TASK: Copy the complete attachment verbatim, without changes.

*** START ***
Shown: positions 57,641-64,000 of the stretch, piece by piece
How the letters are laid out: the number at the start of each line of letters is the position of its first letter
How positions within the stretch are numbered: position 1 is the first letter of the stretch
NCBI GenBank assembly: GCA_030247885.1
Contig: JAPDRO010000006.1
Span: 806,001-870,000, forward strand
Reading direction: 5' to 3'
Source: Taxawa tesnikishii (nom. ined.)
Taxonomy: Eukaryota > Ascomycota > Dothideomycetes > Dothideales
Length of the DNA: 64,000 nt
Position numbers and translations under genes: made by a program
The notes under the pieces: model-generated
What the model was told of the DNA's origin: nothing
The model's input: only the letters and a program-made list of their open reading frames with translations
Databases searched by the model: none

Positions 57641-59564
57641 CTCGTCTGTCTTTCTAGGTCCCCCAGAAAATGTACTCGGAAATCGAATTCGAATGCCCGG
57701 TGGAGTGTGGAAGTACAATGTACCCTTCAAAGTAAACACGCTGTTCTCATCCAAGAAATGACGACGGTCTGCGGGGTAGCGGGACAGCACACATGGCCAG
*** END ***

Shown: positions 57,641-64,000 of the stretch, piece by piece
How the letters are laid out: the number at the start of each line of letters is the position of its first letter
How positions within the stretch are numbered: position 1 is the first letter of the stretch
NCBI GenBank assembly: GCA_030247885.1
Contig: JAPDRO010000006.1
Span: 806,001-870,000, forward strand
Reading direction: 5' to 3'
Source: Taxawa tesnikishii (nom. ined.)
Taxonomy: Eukaryota > Ascomycota > Dothideomycetes > Dothideales
Length of the DNA: 64,000 nt
Position numbers and translations under genes: made by a program
The notes under the pieces: model-generated
What the model was told of the DNA's origin: nothing
The model's input: only the letters and a program-made list of their open reading frames with translations
Databases searched by the model: none

Positions 57641-59564
57641 CTCGTCTGTCTTTCTAGGTCCCCCAGAAAATGTACTCGGAAATCGAATTCGAATGCCCGG
57701 TGGAGTGTGGAAGTACAATGTACCCTTCAAAGTAAACACGCTGTTCTCATCCAAGAAATGACGACGGTCTGCGGGGTAGCGGGACAGCACACATGGCCAG